Before starting the material on Spain, there was a discussion of a few general issues. One question discussed: In a restaurant, when is it okay to send a wine back? The answer: Of course, send back a corked bottle and we also should feel comfortable sending back a bottle that was recommended by the server or sommelier that is not what we wanted. And if a wine is really not what someone expected, restaurants like those of USHG may even accommodate those customers with a new wine. The restaurant can do many things with the unwanted bottle—incuding using it for staff training or pouring it by the glass.

Spanish Wine

After a quick look at the map and a run through of the classifications of Spanish wines, we began a tasting of 8 wines, which would take us through the regions of the Basque Country, Rias Baixas, Rioja, Ribero del Duero, Priorat and Jerez. For each region we got a look at things like climate, soil, and vine growing method. For the tastings, we went through, as a group, a discussion of appearance, nose, taste of the wine.   We used a framework which divided nose and palate into categories of “fruit”, “earth” and “other” (flower, vegetable, herbs and spice). We also discussed the structure of each wine: its acidity, alcohol level, tannin and body.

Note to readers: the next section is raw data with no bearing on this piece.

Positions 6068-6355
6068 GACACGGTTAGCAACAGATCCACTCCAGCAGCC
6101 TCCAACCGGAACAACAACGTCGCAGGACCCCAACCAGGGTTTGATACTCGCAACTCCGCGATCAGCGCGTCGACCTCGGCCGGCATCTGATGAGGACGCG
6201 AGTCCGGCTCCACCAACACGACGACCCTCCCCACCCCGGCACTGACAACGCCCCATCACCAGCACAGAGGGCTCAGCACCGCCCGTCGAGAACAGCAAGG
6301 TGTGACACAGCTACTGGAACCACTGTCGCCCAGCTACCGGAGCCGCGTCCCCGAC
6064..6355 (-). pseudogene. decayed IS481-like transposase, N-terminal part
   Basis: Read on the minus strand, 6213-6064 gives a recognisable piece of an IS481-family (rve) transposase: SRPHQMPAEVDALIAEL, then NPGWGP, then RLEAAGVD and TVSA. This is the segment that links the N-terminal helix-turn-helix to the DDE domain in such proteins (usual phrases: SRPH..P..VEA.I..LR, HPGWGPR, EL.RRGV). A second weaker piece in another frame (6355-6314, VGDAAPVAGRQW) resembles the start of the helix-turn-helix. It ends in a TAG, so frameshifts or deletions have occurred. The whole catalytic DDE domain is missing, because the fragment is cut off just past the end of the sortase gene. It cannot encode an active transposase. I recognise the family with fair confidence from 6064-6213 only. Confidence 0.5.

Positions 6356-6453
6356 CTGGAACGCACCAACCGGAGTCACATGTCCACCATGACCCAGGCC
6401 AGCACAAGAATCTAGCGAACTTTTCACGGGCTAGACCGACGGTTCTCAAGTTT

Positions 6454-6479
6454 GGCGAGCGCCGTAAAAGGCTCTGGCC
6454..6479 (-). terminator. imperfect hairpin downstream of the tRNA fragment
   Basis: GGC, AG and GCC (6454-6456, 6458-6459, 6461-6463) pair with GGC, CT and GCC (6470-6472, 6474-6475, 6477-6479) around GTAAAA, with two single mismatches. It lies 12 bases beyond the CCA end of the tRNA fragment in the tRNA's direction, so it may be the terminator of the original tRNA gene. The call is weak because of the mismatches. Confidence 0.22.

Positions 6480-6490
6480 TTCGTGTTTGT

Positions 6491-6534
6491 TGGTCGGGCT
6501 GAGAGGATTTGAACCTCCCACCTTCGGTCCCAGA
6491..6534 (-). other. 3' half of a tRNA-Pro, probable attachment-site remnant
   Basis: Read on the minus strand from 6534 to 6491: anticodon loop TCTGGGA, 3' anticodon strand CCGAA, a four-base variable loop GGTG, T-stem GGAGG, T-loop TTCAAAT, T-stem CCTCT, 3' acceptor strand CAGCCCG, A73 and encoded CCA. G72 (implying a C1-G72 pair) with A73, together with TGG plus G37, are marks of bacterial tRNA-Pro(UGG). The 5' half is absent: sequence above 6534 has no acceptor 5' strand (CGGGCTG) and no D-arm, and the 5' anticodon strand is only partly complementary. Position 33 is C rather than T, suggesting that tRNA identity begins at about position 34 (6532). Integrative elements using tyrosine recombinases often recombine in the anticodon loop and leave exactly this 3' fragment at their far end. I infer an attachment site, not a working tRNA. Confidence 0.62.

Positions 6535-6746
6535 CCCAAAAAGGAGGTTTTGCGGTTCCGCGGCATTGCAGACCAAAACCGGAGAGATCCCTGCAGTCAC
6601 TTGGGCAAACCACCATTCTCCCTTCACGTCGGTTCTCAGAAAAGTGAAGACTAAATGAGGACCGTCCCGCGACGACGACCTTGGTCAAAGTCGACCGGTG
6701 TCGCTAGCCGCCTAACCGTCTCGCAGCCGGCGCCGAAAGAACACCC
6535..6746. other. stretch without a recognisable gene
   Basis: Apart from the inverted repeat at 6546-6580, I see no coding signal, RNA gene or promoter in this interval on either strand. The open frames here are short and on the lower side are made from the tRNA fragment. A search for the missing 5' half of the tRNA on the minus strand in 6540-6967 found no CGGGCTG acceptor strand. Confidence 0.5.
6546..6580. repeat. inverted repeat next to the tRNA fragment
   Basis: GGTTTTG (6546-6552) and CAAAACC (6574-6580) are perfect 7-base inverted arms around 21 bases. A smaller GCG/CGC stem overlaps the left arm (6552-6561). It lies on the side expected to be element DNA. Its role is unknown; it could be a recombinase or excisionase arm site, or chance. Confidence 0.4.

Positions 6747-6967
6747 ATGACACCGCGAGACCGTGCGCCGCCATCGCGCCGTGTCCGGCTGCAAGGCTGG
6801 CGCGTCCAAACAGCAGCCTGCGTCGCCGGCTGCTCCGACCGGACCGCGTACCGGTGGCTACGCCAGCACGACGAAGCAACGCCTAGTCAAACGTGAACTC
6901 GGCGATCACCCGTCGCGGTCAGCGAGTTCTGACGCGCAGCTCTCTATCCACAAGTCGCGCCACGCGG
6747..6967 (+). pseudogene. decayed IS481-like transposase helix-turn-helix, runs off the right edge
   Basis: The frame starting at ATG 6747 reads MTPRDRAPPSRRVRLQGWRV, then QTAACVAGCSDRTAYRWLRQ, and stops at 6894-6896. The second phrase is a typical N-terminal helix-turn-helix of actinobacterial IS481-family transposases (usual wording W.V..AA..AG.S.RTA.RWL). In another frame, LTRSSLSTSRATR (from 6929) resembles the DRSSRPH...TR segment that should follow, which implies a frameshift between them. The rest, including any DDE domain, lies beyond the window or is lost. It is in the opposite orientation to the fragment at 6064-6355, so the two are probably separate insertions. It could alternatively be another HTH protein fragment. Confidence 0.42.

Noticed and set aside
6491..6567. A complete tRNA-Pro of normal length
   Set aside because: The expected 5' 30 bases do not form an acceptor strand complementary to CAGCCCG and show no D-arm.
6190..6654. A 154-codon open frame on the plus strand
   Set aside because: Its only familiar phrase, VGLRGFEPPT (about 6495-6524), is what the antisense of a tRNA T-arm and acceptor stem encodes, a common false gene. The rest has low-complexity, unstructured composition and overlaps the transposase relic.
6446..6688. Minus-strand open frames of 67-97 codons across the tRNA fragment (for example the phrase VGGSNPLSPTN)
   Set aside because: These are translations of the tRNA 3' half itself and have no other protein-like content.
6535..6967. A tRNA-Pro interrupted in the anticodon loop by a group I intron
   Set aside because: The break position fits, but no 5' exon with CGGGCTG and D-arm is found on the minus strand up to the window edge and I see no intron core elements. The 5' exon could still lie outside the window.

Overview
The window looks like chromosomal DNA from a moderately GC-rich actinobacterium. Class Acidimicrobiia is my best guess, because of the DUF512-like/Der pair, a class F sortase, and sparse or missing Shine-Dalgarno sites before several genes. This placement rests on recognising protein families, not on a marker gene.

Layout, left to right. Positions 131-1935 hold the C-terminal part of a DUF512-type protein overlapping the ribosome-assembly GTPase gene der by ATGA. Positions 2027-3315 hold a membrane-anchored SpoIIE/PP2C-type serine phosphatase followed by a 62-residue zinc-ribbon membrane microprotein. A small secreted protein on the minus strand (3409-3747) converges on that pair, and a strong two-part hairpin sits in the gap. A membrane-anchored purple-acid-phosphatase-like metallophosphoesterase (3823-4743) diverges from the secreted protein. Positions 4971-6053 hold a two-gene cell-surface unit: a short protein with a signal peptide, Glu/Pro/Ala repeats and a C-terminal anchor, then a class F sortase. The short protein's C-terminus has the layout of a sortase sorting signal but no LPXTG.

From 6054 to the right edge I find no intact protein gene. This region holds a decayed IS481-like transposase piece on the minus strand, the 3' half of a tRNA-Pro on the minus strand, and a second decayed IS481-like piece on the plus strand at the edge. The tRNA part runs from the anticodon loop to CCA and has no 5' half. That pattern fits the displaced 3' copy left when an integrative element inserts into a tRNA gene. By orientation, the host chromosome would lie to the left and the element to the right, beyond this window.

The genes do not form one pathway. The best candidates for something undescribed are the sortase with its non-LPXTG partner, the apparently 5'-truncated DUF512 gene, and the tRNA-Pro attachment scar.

Then we went though possible pairings for each wine with Rastello giving examples of pairings with dishes on Gramercy Tavern’s menu.

Blind Tastings

The tastings included an interesting side by side blind tasting of two wines. They turned out to be the same wines from the same producer except that one was a “Reserva” while the other was an older “Gran Reserva”. While more people seemed to prefer the Gran Reserva, there were plenty in the group who preferred the less expensive Reserva.

American vs. French oak

Rioja wines are known for their use of American oak. In order to contrast American oak with French oak, we were given cups of Bourbon and Cognac to smell.

Rioja vs. Ribero del Duero

We tasted two red wines from the Rioja region and one from the Ribero del Duero. All three wines are made from the Tempranillo grape. I’ve been a big fan of Ribero del Duero wines, and this tasting confirmed my preference for these wines over the Riojas. We tasted a 2010 Emilio Moro wine which was more fruit forward and youthful, with less notes of American oak , than the Riojas we tasted. Unlike Riojas, we were told, Riberos are meant to be drunk young—there doesn’t seem to be any indication that they will get better with age.

Txakoli

The first wine we tasted was a Txakoli—a bracing, lightly effervescent white wine from the Basque country. In the Basque country, it is cheap and plentiful. It’s served in big water glasses—sometimes poured from high above the glass for show. Like water, it is served all the time regardless of what is being eaten. I’ve been noticing txakolis on wine lists lately and it’s been served to me in some wine dinners recently.  I admit—I’ve had a hard time taking this wine seriously. Should it be? It included as one of our three white wines (not counting the sherries). And, it was quite well-received by the class. I’m going to look into this some more—Stay tuned for more about Txakoli next Wednesday!

So, I have to thank my friend for giving me the opportunity to take her place. It was a real pleasure to have the perspective of these two high calibre restaurant professionals. The class was informative, it featured a range of wines and focused on tasting skills.  And the wines were delicious—I didn’t spit out a drop!